Over the last decade, road cyclists of all levels have been moving to a gearing combination that makes it easier to spin rather than grind your legs. I supply a lot less 25 maximum tooth cassettes to sponsored riders than 28 or even 30 tooth ones now. 

The gear combination you feel comfortable riding with comes down to your fitness and strength but it’s nice to start the day with some insurance in this area.

Switching to a mid-compact (52/36) combination [on the front] is very popular when paired with a 28 or 30 rear cassette sprocket. This will allow you to maintain a high speed on the descents but also give the legs a break on the uphills.

In terms of bike set up more broadly, can you suggest any other options worth investing in that could have a big impact on the enjoyability factor of the day or the experiences of riders who haven't been able to fit in all the training they'd hoped for ahead of the event?

Being comfortable and efficient on the bike is going to make a huge difference to your enjoying of an event like this one. Simple things like the adjusting the brake lever contact point so that you can stay in the drops when descending can make a huge difference to your day.

Upgrading to a high-quality tyre will make a big difference to the way it rides and having fresh rubber generally reduces your chances of having a flat.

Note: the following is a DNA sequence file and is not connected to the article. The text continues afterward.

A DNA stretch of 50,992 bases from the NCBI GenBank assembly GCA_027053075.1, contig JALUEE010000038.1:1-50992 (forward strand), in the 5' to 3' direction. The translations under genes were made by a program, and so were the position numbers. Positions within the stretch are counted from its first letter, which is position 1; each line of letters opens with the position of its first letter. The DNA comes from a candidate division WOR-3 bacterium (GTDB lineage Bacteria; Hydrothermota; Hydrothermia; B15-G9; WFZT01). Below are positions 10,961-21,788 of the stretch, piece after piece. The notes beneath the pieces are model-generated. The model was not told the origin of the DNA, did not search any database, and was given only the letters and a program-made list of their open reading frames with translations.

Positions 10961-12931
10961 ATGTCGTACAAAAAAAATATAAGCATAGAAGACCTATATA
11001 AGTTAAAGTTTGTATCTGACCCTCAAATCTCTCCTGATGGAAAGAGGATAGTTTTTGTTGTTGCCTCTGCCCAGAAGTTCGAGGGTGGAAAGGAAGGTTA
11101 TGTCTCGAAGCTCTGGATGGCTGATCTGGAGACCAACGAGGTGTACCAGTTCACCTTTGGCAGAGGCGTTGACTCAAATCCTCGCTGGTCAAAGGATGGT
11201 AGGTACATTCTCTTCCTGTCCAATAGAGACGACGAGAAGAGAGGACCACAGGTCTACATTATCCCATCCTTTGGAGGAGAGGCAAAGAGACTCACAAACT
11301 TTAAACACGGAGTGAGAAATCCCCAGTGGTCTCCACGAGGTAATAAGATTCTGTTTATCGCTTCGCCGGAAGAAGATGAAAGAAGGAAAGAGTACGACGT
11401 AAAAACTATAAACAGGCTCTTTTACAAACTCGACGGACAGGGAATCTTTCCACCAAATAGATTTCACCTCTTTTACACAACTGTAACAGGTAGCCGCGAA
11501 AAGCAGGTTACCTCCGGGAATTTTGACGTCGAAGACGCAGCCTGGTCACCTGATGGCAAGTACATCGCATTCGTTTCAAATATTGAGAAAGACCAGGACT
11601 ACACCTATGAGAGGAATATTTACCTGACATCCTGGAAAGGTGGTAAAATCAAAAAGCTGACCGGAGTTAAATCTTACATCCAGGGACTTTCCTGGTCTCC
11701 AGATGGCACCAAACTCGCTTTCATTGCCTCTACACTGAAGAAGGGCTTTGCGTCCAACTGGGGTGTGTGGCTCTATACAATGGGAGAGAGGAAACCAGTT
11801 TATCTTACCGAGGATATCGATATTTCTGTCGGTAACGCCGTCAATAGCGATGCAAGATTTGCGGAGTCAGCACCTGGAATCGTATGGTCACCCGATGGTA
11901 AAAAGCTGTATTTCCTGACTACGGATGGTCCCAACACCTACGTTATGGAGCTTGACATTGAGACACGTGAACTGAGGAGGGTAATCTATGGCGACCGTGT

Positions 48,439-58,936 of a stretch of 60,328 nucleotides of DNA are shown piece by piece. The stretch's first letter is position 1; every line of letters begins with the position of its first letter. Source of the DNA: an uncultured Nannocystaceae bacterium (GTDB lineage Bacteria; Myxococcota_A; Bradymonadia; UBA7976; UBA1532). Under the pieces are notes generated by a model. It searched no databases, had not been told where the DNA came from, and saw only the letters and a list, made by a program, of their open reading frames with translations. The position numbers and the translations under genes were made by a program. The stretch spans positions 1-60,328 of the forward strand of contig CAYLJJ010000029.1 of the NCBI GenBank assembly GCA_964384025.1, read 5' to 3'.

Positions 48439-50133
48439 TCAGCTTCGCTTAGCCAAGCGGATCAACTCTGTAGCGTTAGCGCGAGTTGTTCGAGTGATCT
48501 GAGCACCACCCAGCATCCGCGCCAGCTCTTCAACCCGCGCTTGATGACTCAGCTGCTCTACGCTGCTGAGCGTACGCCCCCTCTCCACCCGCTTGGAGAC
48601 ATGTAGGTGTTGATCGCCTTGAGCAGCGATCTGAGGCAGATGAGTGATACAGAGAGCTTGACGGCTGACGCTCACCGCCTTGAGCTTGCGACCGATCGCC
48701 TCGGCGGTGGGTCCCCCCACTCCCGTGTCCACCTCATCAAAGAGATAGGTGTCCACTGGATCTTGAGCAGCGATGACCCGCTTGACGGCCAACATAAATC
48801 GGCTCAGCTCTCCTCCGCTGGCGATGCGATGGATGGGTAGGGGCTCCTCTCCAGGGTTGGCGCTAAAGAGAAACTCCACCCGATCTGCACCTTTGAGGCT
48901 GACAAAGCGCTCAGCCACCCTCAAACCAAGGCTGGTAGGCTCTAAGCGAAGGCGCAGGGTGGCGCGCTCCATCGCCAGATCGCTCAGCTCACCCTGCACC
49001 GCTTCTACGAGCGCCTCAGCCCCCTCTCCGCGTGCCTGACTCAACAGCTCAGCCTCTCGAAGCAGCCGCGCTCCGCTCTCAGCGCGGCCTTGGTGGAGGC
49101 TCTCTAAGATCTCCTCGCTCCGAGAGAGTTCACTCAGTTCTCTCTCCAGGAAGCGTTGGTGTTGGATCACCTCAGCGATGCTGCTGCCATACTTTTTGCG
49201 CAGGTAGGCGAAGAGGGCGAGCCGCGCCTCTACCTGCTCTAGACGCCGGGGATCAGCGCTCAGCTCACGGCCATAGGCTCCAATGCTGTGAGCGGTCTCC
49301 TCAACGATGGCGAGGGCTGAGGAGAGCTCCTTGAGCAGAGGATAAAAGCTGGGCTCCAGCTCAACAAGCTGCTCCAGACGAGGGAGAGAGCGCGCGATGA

I wouldn’t be running anything less than 25mm and my preference is for a 28mm tyre. These should be run at slightly lower pressure than a narrower tyre and will give you a higher level of grip and control.

If someone does need to visit Shimano for mechanical support at an event, what can they expect? And what can they do at their end to make your job as easy as possible if everyone's under the pump?

Our job is to get everyone to the finishing line and we will do whatever is needed to help you and your bike reach this goal. The team will prioritise jobs needed to be done on the day so that everyone can enjoy the experience.

We recognise that riders are all important regardless of how new or expensive their bike is, but if you show as much pride in your bike as we do fixing it then that will give our team a lift.

If you need us come and see us.

I’m kind of hoping not to see Shingleton at L’Etape, at least not in an emergency, unless that emergency involves post-ride celebratory beverage.

If you are training hard for this event, or any challenging ride, there’s no time like the present to give your bike a thorough clean, inspect it for wear and tear, and give it the care and attention it deserves. A bike that is well cared for bike takes excellent care of you as well.